Kishoutenketsu’s Musical “Cousin”

An interesting side effect of researching and searching for examples of kishoutenketsu has been an appreciation for the Western narrative structure. Both have their uses: Western structure is very good at getting through a series of events, moving from point A to point B, while kishoutenketsu, in my opinion, is great at revealing a greater whole in a captivating way.

For example, I feel like Aria and Haikyu, two manga that I pointed to in my examples post, use aspects of both structures to create story arcs where great change occurs while still accomplishing a feeling of wholeness. Definitely not an easy feat!

Another side effect has been thinking about how concepts similar to kishoutenketsu shows up in other mediums. What came to mind recently was the bridge of a song, which is present in many contemporary pop songs. This article from MasterClass describes the bridge as having two primary functions: To provide variety and to connect sections of a song.

This description closely echoes the function of “ten” in kishoutenketsu. In fact, the location of the bridge in a song is similar as well – often times it is the B section in an AABA song format, or the C section in an ABABCB song format.

Some of the advice on how to write a bridge seem transferable to writing as well. For example, this article from Secrets of Songwriting mentions some of the following tips, which seem to echo the methods noted my examples post:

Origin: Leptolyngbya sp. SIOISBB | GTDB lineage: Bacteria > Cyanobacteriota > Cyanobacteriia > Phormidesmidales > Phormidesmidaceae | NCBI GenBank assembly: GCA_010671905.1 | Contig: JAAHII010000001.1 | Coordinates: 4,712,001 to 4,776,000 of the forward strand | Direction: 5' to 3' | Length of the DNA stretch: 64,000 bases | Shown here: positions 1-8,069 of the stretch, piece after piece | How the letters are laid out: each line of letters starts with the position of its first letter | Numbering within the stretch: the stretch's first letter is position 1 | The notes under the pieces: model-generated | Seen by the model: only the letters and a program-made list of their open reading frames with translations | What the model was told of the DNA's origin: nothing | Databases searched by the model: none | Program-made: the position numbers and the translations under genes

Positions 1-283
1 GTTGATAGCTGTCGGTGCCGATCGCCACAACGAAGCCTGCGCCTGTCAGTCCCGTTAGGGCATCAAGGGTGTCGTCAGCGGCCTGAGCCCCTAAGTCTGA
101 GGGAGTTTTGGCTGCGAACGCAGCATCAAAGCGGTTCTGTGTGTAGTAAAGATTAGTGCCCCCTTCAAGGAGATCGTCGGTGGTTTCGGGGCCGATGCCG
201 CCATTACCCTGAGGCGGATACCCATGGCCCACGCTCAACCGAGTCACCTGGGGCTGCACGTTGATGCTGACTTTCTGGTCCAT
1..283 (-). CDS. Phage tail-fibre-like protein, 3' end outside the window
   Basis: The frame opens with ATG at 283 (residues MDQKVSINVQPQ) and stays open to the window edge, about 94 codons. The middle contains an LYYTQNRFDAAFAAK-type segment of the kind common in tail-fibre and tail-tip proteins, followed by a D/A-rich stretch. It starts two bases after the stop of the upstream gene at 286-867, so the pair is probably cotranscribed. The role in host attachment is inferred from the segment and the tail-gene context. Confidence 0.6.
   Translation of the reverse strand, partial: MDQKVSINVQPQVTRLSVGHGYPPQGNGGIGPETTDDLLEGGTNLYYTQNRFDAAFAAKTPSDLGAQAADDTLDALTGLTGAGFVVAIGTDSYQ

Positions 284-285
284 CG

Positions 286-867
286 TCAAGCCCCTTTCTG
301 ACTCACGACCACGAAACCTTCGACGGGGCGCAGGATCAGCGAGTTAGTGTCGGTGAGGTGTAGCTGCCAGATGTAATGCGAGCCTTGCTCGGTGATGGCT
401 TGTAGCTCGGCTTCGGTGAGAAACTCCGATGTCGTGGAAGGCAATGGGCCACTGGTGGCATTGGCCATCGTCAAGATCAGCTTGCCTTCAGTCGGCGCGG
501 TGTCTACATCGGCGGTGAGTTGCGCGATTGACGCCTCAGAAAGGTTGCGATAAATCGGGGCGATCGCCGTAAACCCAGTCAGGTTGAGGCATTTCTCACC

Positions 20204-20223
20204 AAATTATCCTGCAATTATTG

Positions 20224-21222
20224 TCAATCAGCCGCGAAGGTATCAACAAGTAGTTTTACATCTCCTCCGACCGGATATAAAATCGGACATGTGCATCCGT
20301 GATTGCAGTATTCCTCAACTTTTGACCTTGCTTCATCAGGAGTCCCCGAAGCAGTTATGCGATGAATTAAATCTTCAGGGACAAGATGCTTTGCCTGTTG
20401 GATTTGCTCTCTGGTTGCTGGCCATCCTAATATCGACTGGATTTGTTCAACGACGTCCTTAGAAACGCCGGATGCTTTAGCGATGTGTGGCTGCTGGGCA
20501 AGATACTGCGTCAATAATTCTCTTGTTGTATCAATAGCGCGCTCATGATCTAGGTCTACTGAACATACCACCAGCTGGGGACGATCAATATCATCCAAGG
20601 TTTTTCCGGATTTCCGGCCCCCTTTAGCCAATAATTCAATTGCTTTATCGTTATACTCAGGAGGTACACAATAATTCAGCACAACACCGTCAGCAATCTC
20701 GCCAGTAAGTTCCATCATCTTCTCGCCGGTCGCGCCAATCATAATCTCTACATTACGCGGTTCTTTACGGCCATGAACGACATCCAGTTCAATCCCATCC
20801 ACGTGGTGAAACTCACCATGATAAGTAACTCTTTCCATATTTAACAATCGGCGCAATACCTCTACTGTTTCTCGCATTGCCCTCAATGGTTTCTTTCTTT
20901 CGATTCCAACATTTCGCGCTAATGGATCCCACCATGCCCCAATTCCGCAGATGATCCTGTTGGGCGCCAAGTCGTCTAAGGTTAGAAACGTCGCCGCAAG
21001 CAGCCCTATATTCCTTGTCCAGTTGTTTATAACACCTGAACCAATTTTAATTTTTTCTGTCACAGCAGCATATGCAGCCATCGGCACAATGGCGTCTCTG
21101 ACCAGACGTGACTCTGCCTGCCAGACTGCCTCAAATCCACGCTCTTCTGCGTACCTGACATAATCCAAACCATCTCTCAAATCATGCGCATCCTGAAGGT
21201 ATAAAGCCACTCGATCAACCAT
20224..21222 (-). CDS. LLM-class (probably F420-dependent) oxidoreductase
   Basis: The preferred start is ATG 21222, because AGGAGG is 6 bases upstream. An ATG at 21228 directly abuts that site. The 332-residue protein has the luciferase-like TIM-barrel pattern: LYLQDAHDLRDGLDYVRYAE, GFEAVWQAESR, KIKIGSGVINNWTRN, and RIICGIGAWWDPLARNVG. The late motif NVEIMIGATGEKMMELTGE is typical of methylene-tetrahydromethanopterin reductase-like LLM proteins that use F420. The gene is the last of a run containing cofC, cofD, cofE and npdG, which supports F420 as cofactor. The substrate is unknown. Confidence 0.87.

• Modulate temporarily to a different key (similar to perspective change)
  • Explore an “opposite” chord from the chorus (similar to a new definition of a concept)
  • Introduces a new melody (similar to both a perspective change and new definition)

Additionally, the very existence of the bridge can serve as an interruption of time and a disruption of the expected flow of the song, similar again to the “ten” of kishoutenketsu. And just like “ten,” when the song ends, we can’t imagine the song without the bridge, for without it, the song wouldn’t quite feel whole.

Recognizing kishoutenketsu in popular music has made me wonder about classical music, as well as other art mediums. I’d be curious to see if there’s resonance with something like sculpture. Safe to say that my study is only just beginning!

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